Noodle shop still a crowd favourite - Eat & Drink | The Star Online

ADVERTISEMENT

Noodle shop still a crowd favourite


Tucked behind a row of pre-war shophouses in Jalan Yap Ah Loy, Sang Kee serves delicious sang har mee.

Tucked behind a row of pre-war shophouses in Jalan Yap Ah Loy, Sang Kee serves delicious sang har mee.

TUCKED in the back alley behind a row of pre-war shophouses in Jalan Yap Ah Loy is a place where sang har mee is served to city folk.

The tiny zinc-roofed shop has stood in this locality for more than four decades faithfully serving customers, majority of whom are regulars, who have been patronising this eatery for years.

Honestly, this makan place, away from the madding crowd, is not that easy to find.

The only access to this stall is through a narrow dirty lane in between two blocks of pre-war buildings.

A buddy and I decided to visit this place recently, after a lapse of over a decade.

To our surprise, it has not changed since our last visit except for the big tree, that was missing, in front of the stall that had made way for more seating space for the crowd.

So what is so good about the noodles here?

Sang Kee is crowded during lunch time with workers from the nearby offices.
Sang Kee is crowded during lunch time with workers from the nearby offices.

The sang har mee, made from a combination of crispy yee mee topped with richly flavoured egg-and-prawn roe gravy, pieces of ginger and vegetables, still proves to be irresistible.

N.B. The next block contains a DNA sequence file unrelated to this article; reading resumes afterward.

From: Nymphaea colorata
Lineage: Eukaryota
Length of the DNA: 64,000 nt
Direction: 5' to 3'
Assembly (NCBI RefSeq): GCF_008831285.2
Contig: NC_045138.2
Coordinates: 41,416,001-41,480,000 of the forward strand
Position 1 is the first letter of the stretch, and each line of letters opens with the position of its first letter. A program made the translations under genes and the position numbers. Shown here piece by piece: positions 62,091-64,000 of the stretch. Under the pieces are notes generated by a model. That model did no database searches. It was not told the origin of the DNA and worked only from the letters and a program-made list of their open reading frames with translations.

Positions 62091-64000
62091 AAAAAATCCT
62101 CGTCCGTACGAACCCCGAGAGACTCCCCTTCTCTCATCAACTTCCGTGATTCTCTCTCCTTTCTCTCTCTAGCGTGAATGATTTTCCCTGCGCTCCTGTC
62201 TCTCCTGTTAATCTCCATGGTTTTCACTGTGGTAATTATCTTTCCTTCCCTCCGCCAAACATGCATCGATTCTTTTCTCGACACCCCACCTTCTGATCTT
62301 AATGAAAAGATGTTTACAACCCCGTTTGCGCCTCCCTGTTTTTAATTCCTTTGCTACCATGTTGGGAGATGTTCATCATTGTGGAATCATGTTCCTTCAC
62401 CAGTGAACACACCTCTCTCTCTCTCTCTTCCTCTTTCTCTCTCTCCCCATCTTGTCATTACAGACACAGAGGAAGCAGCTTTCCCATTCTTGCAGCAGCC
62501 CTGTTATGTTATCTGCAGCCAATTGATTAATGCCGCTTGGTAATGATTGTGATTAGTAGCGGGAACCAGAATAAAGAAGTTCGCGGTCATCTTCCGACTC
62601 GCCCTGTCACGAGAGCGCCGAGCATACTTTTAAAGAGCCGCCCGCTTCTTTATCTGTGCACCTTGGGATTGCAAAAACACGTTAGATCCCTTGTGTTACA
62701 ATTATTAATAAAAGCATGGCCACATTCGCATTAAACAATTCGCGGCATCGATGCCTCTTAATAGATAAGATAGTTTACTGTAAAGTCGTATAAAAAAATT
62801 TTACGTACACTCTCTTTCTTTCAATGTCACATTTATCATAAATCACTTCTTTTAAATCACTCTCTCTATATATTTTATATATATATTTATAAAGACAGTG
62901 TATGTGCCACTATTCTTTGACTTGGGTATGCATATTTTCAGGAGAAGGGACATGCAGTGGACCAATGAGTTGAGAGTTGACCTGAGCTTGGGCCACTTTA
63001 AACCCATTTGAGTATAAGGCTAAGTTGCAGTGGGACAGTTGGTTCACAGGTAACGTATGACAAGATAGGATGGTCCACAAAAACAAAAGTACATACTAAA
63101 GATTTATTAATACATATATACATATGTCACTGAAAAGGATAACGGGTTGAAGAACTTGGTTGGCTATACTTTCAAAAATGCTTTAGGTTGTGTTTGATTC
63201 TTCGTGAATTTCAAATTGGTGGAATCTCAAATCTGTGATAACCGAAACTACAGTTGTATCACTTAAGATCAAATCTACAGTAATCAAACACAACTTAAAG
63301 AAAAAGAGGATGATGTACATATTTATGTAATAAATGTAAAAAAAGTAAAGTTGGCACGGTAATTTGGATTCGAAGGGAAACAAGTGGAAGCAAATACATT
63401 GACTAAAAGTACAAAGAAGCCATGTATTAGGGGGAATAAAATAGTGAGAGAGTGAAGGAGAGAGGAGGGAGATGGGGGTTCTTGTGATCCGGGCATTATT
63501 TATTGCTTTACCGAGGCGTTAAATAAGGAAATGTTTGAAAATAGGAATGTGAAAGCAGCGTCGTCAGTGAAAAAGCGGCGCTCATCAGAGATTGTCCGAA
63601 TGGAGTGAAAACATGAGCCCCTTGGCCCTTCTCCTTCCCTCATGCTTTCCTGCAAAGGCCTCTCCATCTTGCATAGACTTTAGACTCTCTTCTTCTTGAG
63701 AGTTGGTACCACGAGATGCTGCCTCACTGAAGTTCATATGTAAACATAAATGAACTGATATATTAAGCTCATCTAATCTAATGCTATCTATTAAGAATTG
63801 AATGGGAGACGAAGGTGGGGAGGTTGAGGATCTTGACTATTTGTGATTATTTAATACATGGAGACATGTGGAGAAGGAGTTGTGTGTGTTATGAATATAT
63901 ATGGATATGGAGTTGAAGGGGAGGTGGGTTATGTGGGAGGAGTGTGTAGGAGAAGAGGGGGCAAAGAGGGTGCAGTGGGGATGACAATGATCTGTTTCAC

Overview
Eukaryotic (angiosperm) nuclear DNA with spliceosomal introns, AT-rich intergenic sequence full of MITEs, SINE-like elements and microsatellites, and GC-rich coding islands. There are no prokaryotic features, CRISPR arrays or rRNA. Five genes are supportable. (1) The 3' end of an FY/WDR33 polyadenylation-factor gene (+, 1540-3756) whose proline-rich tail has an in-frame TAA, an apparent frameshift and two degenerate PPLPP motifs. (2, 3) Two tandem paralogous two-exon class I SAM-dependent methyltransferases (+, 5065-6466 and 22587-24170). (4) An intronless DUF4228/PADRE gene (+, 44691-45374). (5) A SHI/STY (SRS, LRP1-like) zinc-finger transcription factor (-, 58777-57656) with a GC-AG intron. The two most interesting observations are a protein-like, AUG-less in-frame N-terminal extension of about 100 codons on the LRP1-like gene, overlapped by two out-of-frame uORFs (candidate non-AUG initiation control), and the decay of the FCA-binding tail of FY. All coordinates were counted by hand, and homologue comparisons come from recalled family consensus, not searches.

Although it was not prepared by the original cook – Wong San, who was on a break with his wife to tour China – his son, Wong Chee Man, who whipped up the dish for us, exhibited the same skill as his father.

The version of sang har mee found here is a bit drier while the freshwater prawns that come along with the meal was fresh.

The cook prepares the prawns perfectly, leaving the butterflied giant prawn’s white flesh, that is still attached to the shell, crunchy.

The right amount of ginger added to the gravy not only gives a nice aroma to the dish but indirectly neutralises the smell of the prawns.

What I like about Sang Kee is that the kitchen is located upfront instead of being hidden away in the back, so one can see perfectly well the way the dish is prepared and cooked.

Chee Man learning the rope from his father to take over Sang Kee which had been operating in the last 40 years.
Chee Man learning the ropes from his father to take over Sang Kee which had been operating in the last 40 years.

Of course, the secret to its creamy taste is the wok hei (cooking over high heat) and how the cook skilfully handles his wok, tossing and mixing the ingredients with a flick of his wrist while pouring the whipped egg mixture into the boiling sauce. The sang har mee is best eaten as soon as it is served.

However, one must be prepared to burn a hole in the pocket when ordering this dish as giant freshwater prawns are expensive.

A meal for two can cost over RM90.

One can opt for regular-size sea prawns instead, for a cheaper meal. This version of sang har mee priced at about RM25 for two, comes with slices of pork and pork liver.

Oh yes, this place is crowded during lunch time with workers from nearby offices. As such, go early.

It is also difficult to get parking, so the best way to get there is by taxi, LRT or MRT, although you have to walk a bit from the Central Market or Masjid Jamek LRT stations. But it is definitely worth the time!

Sang Kee, which is open from 11am to 3pm, is located at No.5, Lorong Yap Ah Loy, Kuala Lumpur. For details, call 019-373 9135.

Central Region , Street grub , sang har mee , KL

ADVERTISEMENT